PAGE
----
By Andrew Sharp
Former Students from St Augustine’s College and Les Oiseaux Convent School will gather at the site, now the St Augustine’s Centre in Canterbury Road’ Westgate on Sea, on September 25 to mark the 50th anniversary of St Augustine’s College moving into the building, and to mark the final year of Les Oiseaux Schools existence.
It was 50 years ago – in September 1971 – that St Augustine’s College moved from its traditional home in Grange Road, Ramsgate to take over the Les Oiseaux Convent School Building in Westgate.
It was the last year of Les Oiseaux Convent School, which finally closed in 1972
The two schools shared facilities together for the school year, 1971/72. St Augustine’s College also had joint classes with the Ursuline Convent School just down the road as independent schools were beginning to meet new challenges of offering a wider curriculum which resulted in small schools having to share facilities in order to survive. Eventually, many independent schools across the UK found it increasingly difficult to survive in the long term and consequently closed down. St Augustine’s College closed its doors for the final time in 1995 after 130 years.
After 1995 many boys who started their education at St Augustine’s College joined the reformed Ursuline College, which still exists today as a Catholic Secondary Academy.
Old Augustinians Society Chairman, Andrew Sharp said: “I was at the school when we moved from Ramsgate to Westgate. The whole project seemed to mark the beginnings of a new era for our school. At the time, our school was expanding in pupil numbers and the old Pugin family buildings in Ramsgate which housed our school, were becoming too small to accommodate us all, apart from which they needed many repairs.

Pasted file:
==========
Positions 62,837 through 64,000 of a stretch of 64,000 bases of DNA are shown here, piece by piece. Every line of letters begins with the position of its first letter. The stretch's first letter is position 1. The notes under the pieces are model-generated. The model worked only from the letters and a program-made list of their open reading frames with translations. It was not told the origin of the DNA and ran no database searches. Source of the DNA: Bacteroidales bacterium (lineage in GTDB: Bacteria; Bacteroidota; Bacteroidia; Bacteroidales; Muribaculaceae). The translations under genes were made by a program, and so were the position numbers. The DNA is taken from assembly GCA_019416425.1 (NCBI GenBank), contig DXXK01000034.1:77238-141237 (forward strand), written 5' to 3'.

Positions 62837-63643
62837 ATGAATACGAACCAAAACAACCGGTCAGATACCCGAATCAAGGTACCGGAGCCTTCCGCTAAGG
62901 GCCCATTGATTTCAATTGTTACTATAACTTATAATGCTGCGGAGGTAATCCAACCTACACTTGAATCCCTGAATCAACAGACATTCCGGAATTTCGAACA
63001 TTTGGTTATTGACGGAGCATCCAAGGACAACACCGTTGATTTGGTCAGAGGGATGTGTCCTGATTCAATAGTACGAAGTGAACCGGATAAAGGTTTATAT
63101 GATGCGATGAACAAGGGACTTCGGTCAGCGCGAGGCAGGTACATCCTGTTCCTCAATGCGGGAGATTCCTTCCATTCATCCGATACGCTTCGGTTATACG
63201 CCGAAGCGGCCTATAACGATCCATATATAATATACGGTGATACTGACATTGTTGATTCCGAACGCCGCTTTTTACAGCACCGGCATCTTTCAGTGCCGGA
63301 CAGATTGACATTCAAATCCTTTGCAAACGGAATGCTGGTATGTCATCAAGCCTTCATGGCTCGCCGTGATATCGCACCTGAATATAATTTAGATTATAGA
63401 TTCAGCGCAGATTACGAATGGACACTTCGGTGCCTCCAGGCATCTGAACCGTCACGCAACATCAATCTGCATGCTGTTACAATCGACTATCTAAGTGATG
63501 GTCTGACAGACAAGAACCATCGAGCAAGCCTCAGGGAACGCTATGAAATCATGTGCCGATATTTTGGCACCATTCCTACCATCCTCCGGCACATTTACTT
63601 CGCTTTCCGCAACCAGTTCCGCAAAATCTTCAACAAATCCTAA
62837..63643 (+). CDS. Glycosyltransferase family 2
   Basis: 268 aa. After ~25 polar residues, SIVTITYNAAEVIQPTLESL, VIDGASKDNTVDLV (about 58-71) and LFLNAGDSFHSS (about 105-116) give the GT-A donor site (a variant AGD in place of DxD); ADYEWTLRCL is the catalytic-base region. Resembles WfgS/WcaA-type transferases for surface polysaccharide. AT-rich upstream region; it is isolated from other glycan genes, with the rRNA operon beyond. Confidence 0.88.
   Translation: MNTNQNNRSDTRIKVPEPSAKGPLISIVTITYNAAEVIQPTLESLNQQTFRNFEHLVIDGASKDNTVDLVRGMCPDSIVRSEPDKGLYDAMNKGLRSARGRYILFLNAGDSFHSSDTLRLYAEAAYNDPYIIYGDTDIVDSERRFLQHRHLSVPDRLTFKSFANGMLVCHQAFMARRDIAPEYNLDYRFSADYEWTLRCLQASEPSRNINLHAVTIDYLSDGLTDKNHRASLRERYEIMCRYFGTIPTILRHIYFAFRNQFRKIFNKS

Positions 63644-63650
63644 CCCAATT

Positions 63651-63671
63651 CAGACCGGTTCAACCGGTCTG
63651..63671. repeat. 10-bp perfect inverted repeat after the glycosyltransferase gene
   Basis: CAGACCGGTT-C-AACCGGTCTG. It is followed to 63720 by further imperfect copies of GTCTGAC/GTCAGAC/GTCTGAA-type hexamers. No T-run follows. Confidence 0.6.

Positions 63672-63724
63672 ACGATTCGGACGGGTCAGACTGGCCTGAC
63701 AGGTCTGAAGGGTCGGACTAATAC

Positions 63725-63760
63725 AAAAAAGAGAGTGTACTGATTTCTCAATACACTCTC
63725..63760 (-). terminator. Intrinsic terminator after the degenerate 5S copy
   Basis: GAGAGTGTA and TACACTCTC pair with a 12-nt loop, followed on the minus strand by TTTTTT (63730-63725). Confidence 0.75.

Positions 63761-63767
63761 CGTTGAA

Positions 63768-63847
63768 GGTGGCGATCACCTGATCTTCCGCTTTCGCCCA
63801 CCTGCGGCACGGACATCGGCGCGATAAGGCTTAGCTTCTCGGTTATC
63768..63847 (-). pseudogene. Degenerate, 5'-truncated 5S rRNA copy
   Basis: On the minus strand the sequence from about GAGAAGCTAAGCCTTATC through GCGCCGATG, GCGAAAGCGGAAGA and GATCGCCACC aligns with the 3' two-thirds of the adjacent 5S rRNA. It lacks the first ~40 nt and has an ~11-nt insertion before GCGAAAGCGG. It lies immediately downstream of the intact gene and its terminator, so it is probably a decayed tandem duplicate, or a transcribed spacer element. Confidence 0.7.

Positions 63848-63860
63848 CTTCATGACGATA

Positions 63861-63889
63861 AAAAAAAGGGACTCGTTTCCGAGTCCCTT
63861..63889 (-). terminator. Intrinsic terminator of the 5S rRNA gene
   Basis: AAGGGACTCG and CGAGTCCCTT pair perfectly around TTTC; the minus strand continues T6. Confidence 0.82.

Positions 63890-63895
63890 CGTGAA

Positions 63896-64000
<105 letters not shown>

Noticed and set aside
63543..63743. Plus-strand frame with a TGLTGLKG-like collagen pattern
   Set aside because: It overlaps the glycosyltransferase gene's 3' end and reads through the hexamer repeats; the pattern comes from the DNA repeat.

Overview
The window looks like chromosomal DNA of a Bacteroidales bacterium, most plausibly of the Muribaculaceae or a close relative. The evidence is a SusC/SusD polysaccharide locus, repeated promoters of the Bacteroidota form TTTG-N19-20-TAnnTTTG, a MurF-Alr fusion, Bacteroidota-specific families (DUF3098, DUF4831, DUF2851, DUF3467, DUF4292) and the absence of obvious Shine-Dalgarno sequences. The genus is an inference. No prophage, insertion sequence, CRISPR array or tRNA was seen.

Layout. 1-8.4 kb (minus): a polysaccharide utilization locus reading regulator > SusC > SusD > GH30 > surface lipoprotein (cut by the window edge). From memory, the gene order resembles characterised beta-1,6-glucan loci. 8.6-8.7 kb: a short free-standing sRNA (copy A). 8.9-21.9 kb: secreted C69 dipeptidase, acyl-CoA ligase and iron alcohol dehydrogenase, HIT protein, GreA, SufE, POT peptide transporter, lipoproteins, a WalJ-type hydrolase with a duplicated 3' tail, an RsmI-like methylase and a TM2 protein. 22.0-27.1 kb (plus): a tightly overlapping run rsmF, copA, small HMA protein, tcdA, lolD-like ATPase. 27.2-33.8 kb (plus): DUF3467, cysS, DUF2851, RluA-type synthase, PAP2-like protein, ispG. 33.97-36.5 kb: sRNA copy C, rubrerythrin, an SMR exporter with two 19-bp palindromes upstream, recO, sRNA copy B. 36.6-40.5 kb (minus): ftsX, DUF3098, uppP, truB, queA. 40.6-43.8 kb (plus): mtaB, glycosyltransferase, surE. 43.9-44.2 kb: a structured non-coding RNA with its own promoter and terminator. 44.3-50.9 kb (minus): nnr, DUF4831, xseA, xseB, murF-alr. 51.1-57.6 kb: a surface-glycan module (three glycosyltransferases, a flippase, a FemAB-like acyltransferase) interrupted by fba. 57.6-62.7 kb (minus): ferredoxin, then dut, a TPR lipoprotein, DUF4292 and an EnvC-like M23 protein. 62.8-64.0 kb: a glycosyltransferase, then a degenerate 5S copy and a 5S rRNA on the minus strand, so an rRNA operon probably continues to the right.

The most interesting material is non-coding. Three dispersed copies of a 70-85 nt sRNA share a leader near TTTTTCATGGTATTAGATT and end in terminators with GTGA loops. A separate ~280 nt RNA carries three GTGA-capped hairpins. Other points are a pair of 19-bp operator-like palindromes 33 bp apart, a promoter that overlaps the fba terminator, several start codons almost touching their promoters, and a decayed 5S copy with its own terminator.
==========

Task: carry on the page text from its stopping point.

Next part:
“The Les Oiseaux building by comparison was not only larger, but in much better condition with up to date facilities. The anniversary lunch will provide an opportunity for old friends to come together to remember their time here, not only at the school, but the many visits to the cafes, cinema and seafront in Westgate on Sea frequented during term time.
“In 1971, school life changed for many as, for the first time, the two single sex schools were to be part of a co-educational experiment. St Augustine College’s headmaster at the time, Benedictine priest Fr Bernard Waldron, told the East Kent Times prior to the move in 1971, that “he hoped the co-educational experiment would have a civilising effect on the boys and that they appeared to be at their best in feminine company.”
Did the experiment work? It was of its time. Single sex schools were more common 50 years ago, but at the time, coeducational schools for borders and day pupils were less common in the independent sector.
Many who were at the school thought it did affect school culture, but whilst new friendships were formed, study and academic achievement may have suffered as a consequence. The experiment did not continue, and Les Oiseaux Convent School closed as planned. Joint lessons in some subjects did continue with the Ursuline until the college closed in 1995.
The anniversary lunch, being held in the former school buildings, will hope to bring together many who were there in 1971 as well as others who were at the respective schools at different times. The main speaker for the lunch will be Kevin Doherty, who joined the teaching staff 50 years ago, at the start of the Westgate years in 1971 and went on to become the college’s headmaster until the school closed in 1995.
Alumni and former staff of St Augustine’s College & Abbey School, Les Oiseaux, Ursuline College and La Sainte Union schools are all welcome to apply for tickets for the lunch at St Augustine’s, 125 Canterbury Road, Westgate-on-Sea.